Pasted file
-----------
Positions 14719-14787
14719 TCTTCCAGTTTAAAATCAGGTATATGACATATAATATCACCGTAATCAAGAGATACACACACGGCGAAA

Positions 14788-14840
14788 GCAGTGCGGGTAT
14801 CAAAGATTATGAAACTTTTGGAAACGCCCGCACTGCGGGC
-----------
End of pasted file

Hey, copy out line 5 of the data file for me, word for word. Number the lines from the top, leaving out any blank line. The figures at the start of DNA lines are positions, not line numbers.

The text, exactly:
14801 CAAAGATTATGAAACTTTTGGAAACGCCCGCACTGCGGGC